- Drawing exclusively from photos. Train yourself to draw from life and that makes it easier when you draw from photos. Build a foundation of drawing from life. Do quick casual sketches (like of your family). 5 minute sketches. Keep it fresh. Make it surprising to yourself — not what you expect.
- Drawing the hair last. You lose the mass of the hair. It’s part of the structure. It’s part of someone’s personality. If you work with it without that mass for so many hours and hope that the personality is going to come across. You end up like they have wigs on. Artificial, like you can just peel the hair off the head. Get the hair in there early on. A portrait isn’t eyes, nose and mouth. You have to work on all of it as a cohesive thing. The chin matters just as much. The way the person holds their shoulders or neck.
Seven: initial sketch and reference photo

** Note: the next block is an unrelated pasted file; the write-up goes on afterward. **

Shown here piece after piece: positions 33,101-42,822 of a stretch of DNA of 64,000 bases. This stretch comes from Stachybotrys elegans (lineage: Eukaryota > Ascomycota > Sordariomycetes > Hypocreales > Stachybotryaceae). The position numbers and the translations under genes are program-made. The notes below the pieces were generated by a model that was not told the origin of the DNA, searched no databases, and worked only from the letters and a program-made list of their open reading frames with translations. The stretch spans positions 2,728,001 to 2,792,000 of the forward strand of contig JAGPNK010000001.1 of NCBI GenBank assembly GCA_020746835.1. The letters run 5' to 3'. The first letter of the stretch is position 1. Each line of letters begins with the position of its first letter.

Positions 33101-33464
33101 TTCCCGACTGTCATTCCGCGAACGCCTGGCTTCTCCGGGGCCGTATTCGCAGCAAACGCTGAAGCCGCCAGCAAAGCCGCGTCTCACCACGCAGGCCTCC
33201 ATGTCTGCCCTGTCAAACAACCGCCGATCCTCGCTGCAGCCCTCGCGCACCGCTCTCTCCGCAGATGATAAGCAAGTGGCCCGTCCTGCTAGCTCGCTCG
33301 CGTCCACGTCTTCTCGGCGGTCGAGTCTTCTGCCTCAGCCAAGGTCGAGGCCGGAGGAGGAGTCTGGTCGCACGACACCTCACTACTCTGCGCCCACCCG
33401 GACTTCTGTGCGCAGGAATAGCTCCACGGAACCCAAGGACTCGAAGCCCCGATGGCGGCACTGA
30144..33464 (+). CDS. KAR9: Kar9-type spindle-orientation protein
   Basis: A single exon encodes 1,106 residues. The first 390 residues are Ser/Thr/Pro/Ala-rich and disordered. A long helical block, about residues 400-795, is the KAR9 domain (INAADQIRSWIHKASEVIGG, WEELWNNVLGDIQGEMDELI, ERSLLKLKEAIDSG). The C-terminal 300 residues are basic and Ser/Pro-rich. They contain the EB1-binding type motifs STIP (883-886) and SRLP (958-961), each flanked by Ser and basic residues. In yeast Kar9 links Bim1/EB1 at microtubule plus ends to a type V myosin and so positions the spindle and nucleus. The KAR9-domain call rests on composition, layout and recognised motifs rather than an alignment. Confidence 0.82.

No shortcuts! I’m becoming aware of my tendency to punt something down the field…
I’ll deal with that later. I’m going to stop doing that because it just aggravates the problem later. I’m going to deal with it now, assessing whether I am happy with the execution of this piece right here in the sketching stage before I move on — are the expressions the way I want them? The hands? Etc. I will not assume I can fix it in the painting stage.
This is where the translation from a photograph to artwork happens so am I happy with it? I’m not projecting and tracing. I’m actually drawing — intentionally. I don’t want it to look like I traced it. I want something to happen in between those two states. Do I like the translation?
Also at this point, do I have enough data so that I can paint it well? Do I need to add more cues that will help me later?
There’s something wacky going on with the right hand. Re-drawing that before I ink.
Some hacks I’ve come up with so far:
- ice cube tray for water helps me keep my paint clean
- labels on my pan set that corresponds to my color chart split primary palette
- for each painting, I create a palette on a scrap piece of paper that I also use to test blends on the fly
I’ve started using erasable markers on my palettes so that I remember what’s what. Assuming each painting takes at least two weeks, this system has been really valuable.